This is a remarkable yet unsatisfying novel – a tragedy within a tragedy, yet a triumph within a triumph.

The story is set in France during the German occupation of World War 2 – and it was actually written during the occupation by someone who would not survive the war.

Before you start to read this book you know that it is unfinished – a substantial fragment of what was to have been a major work, comparable in some ways perhaps to War and Peace. You also know that the author died in Auschwitz in 1942 and that it remained unpublished until 2004.

Irene Nemirovsky was born in Kiev in 1903, part of a wealthy Jewish family who fled the Russian revolution in 1919 and settled in France.  Irene, already experimenting with writing from the age of 14, enrolled at the Sorbonne, where she graduated with distinction in literature.  Fluent in French, she also spoke Russian, Polish, Basque, English, Finnish and a little Yiddish.  She married in 1926 and by the time her second daughter was born in 1937 she had published nine novels in French, one of which, David Golder, had been made into a film.

In spite of their conversion to Catholicism the family were persecuted by the Nazis and they fled from Paris to a distant village where in 1941 Irene began work on an ambitious novel to be called Suite Francaise.  She planned a book of more than 1,000 pages, inspired by the current situation in France.  It was to be constructed like a symphony, but in five sections.  She took Beethoven’s Fifth Symphony as a model.  Unfortunately only two sections were written, “Storm in June”, and “Dolce”, before she was arrested and deported to Auschwitz;  her husband suffered a similar fate soon afterwards.  Their two daughters were hidden from the authorities by friends and survived the war, carrying with them their mother’s unfinished manuscript, which was published 64 years after Irene’s death.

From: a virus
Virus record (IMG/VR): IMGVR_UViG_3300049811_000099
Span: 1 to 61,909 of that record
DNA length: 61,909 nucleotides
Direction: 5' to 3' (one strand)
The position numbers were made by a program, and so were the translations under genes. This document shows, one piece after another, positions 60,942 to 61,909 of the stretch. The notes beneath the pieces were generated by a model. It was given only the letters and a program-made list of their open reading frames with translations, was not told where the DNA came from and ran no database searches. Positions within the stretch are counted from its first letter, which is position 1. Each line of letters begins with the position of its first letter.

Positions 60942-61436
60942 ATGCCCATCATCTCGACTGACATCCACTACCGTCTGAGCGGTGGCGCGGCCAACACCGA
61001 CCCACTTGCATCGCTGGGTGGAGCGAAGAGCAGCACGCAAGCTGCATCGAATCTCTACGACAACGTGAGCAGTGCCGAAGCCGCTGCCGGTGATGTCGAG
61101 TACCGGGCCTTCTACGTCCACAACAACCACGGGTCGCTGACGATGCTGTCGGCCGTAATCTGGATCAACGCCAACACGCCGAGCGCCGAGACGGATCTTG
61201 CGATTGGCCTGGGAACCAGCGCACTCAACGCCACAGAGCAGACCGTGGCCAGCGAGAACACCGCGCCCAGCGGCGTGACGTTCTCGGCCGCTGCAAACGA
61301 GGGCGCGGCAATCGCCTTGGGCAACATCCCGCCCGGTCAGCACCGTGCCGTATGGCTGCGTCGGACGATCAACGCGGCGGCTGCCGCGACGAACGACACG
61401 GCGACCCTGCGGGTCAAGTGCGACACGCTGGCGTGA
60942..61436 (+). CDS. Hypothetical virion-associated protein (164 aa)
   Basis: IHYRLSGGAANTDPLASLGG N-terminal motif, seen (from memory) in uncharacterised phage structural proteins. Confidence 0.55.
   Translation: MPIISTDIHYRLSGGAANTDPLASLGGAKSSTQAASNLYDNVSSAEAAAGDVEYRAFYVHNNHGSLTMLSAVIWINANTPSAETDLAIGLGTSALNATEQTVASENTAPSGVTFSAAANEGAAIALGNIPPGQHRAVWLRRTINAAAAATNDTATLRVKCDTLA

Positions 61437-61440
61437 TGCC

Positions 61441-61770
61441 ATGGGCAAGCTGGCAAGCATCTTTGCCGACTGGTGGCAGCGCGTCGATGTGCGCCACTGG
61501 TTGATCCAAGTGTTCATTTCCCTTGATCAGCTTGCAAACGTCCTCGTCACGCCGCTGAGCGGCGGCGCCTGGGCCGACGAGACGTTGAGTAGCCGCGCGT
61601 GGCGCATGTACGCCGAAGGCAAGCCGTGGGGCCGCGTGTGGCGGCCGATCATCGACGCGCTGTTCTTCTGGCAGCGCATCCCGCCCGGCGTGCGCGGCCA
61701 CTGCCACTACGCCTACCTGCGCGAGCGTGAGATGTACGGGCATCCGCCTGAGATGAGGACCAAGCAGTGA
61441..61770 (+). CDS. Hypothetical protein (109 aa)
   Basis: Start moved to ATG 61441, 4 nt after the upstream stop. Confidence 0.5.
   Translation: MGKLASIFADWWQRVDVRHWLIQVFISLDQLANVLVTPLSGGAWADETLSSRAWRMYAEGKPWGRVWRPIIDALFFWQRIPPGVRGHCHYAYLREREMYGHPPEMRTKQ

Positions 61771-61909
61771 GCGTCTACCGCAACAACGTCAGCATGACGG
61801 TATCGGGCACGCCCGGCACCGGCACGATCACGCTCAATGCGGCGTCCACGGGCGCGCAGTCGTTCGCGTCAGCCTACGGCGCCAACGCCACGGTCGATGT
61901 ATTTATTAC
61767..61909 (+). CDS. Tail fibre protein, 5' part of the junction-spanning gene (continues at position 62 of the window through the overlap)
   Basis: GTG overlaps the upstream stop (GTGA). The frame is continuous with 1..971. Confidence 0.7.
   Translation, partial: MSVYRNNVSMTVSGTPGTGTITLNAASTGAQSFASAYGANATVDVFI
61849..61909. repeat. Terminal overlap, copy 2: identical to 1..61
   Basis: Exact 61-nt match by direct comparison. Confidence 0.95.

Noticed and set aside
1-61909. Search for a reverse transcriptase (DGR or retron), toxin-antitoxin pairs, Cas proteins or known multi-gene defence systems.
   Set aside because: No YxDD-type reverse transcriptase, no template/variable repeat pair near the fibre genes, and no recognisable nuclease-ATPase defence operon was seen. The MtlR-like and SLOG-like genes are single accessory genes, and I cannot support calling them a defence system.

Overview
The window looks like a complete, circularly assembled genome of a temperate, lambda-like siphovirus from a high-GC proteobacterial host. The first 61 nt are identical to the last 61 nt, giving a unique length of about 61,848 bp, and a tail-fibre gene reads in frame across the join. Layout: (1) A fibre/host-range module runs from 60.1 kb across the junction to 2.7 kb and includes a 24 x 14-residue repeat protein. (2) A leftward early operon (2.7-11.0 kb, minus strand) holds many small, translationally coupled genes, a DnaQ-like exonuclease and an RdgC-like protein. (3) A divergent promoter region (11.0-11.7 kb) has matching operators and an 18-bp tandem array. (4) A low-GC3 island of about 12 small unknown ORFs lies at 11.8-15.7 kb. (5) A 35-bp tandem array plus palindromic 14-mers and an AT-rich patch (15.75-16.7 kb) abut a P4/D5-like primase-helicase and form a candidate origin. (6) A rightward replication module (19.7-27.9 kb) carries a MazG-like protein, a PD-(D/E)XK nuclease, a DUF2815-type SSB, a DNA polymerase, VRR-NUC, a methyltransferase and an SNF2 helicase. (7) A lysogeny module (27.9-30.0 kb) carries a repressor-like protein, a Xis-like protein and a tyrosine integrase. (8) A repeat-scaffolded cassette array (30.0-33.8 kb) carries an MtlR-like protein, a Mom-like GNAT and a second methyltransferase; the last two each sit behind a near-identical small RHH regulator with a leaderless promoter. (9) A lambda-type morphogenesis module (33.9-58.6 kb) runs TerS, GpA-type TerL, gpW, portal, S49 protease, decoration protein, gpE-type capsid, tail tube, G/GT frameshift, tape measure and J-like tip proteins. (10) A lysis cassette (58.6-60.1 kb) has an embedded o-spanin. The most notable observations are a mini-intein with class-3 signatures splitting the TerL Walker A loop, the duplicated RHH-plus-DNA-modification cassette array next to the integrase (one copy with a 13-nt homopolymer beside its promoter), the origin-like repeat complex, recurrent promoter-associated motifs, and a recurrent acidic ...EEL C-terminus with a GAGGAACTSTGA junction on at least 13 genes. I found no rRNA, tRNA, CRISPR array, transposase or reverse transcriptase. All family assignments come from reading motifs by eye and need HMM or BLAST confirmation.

“Storm in June”, the first (200 page) section of Suite Francaise, consists of stories about various unrelated characters fleeing Paris ahead of the German invasion.  The threads are widely spread and do not converge;  possibly they would have done so in the later, unwritten sections.  There is little connection between “Storm in June” and “Dolce”, the second section.  “Storm in June” is undoubtedly a candid description of these chaotic events, revealing in many cases unpleasant aspects of human nature.

“Dolce” (160 pages), is different in its construction and style, and deals with the residents of a French village adjusting to life with the occupying force billeted in their houses and using their resources. A major character is the young wife of an absent French officer;  while he languishes in prison camp far away a courteous young German officer is billeted in one of their guest rooms, which leads to complications that are more mental than physical.  There is nuanced character development, their story is left hanging, and one wonders whether the author intended to bring him back in one of the later sections.

The tragic events that unfold in the novel do so, in the mind of the reader, against the backdrop of the personal tragedy of the author.  In real-life correspondence which is included as an appendix, Irene wonders whether this novel will ever be completed, and if it will be published posthumously.

The triumph, bitter-sweet as it is, lies in the fact that Suite Francaise was eventually published, and shared with the world, at a time when Nazism had been defeated and France was once again a free country.